A further development of the much earlier invention of  farming came with the Agrarian Revolution. The term is not widely recognised, but it made the Industrial Revolution and everything that flowed from it possible. Such things as the enclosure of common land led to much hardship at the time, but without it the bulk of the population would have remained tied to the land. Farming was still very inefficient until the 18th century in England, and  without such inventions as the seed drill and the rotation of crops, food would not have been available to the growing numbers of townspeople. The digging of the canals and the building of huge new cities was still all done by hand (with the help of the odd horse and cart), but the Industrial Revolution paved the way for machinery to take the strain.

The most remarkable new machine was the steam engine. At first the atmospheric engine was used for pumping out mines, but it was not log before James Watt’s steam engine was working looms, powering steam ships and, most important of all, driving railway engines. While all these practical improvements were being undertaken, other progressive people were studying subjects such as physics and chemistry. The early experiments in electricity did not immediately result in practical uses, but of all the features of modern life it is perhaps electricity which has had the most pervasive effects.

Class K1 at the North Yorkshire Moors Rai;way.

Railways revolutionised transport of people and goods.

The chemists produced things rather more quickly. One was anaesthetics, of incomparable benefit to all of us by allowing the reduction of the pain associated with disease and its treatment.  Photography has made the publication of accurate images routine. Advances were now occurring thick and fast. The introduction of telegraphy meant almost instant communication between places as far apart as America and India. Telegraphy was largely the province of the ruler classes, but wireless communication spread this ability throughout society. The first flight by  a heavier than air flying machine was followed within a few years by Albert Einstein’s ground-breaking Theory of Relativity (and its more ominous innovation, the splitting of the atom). Antibiotics made previously fatal diseases easily treatable; many people (including me) owe their lives to this invention. It is almost as an afterthought that I mention the first computer and the development of the Internet.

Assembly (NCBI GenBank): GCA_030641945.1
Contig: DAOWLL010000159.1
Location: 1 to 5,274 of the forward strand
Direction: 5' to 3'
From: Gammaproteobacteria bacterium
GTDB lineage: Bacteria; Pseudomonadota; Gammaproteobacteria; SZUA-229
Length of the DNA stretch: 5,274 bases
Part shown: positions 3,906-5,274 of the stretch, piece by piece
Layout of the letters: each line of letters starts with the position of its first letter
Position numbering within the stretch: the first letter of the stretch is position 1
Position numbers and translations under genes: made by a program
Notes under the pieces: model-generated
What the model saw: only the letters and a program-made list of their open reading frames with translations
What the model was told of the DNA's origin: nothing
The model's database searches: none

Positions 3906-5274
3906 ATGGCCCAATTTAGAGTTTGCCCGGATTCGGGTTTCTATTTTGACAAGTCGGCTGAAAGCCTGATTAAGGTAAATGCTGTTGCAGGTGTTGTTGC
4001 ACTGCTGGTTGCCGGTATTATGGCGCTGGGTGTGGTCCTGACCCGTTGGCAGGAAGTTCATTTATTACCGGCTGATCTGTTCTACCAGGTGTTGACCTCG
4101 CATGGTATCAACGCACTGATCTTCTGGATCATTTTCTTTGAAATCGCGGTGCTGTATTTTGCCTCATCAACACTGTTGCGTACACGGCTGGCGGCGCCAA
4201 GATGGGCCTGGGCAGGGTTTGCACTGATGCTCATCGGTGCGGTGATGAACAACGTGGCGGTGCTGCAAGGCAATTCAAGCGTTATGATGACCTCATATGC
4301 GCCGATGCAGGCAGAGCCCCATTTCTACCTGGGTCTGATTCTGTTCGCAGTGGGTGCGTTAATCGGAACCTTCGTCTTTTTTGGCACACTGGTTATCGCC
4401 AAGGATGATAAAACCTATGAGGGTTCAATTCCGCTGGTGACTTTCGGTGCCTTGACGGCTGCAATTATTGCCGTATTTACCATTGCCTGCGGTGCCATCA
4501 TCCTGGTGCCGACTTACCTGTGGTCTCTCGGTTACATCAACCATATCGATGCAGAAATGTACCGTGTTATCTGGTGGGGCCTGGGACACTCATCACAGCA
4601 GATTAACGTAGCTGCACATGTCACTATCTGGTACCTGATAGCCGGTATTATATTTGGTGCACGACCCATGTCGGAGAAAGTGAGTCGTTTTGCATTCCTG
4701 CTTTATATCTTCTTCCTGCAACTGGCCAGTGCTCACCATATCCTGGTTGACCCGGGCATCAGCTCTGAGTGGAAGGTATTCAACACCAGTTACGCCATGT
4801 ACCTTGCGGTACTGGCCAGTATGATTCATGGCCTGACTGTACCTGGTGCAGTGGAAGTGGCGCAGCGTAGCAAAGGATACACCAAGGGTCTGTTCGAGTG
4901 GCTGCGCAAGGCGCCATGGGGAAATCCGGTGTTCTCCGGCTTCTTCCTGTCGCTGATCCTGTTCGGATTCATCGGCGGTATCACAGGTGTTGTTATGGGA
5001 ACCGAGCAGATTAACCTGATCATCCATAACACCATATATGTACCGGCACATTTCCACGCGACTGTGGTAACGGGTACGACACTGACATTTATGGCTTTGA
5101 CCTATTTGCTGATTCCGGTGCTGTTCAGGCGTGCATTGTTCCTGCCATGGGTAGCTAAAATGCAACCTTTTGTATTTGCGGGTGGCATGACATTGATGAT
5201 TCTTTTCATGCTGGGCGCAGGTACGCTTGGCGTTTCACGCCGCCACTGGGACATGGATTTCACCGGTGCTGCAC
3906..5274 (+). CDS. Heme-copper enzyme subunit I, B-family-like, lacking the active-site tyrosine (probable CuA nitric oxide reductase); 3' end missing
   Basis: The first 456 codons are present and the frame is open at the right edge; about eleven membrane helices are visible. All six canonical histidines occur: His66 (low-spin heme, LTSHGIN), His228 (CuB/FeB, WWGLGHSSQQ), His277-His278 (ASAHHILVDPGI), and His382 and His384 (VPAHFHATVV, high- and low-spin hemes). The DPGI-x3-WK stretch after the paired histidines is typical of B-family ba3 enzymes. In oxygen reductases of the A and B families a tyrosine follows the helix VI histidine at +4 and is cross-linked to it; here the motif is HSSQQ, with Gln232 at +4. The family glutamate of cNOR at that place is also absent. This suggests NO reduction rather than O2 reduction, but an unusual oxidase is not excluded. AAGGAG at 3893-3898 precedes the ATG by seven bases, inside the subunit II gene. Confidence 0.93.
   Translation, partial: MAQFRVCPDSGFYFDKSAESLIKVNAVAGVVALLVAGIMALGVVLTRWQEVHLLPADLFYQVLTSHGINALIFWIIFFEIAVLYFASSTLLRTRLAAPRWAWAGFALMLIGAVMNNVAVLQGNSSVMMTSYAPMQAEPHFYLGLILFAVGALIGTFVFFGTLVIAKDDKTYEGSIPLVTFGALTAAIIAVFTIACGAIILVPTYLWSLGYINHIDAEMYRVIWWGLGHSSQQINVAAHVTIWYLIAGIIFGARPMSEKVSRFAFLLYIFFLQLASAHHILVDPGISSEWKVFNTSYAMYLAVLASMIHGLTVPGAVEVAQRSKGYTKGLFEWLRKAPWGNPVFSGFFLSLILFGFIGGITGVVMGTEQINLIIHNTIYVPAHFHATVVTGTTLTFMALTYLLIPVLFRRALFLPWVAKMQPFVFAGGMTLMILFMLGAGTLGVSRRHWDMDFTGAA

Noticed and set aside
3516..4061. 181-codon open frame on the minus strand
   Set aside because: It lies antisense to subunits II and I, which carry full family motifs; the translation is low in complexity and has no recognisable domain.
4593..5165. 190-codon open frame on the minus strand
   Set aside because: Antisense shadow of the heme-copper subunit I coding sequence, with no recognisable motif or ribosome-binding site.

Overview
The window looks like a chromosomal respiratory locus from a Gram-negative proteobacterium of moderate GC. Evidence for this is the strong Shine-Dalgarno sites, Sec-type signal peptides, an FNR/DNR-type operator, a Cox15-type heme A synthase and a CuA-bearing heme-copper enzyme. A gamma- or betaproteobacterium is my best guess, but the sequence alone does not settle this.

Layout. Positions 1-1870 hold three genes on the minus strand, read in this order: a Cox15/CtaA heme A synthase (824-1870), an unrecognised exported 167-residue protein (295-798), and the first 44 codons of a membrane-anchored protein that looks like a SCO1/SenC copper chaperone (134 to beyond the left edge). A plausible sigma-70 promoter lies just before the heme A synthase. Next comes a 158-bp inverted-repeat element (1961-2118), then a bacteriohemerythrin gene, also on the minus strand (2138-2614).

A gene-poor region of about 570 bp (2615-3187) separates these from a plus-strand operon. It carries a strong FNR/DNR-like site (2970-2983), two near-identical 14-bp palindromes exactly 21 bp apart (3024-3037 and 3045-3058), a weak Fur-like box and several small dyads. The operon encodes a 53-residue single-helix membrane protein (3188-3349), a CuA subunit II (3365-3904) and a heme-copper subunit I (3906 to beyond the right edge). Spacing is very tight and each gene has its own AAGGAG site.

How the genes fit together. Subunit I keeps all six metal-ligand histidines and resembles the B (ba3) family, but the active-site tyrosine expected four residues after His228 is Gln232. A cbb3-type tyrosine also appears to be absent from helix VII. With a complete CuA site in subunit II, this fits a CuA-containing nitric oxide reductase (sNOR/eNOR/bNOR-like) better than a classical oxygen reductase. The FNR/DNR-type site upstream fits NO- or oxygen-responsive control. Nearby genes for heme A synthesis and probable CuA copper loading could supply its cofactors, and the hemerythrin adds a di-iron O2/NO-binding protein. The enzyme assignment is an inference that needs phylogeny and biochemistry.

When you consider the enormous strides that have been made in the last two hundred years the prospect of the next two hundred years is almost frightening. This is particularly so when you remember that the last one hundred years have witnessed two of the most destructive and widespread wars that humanity has experienced. I feel enormously fortunate to have lived at a time when rapid progress has also been, for me and most Europeans, a time of almost complete peace. In historic terms wars have devastated most generations. If such a period of peace can endure is doubtful; I am glad that I will not be around to see the future.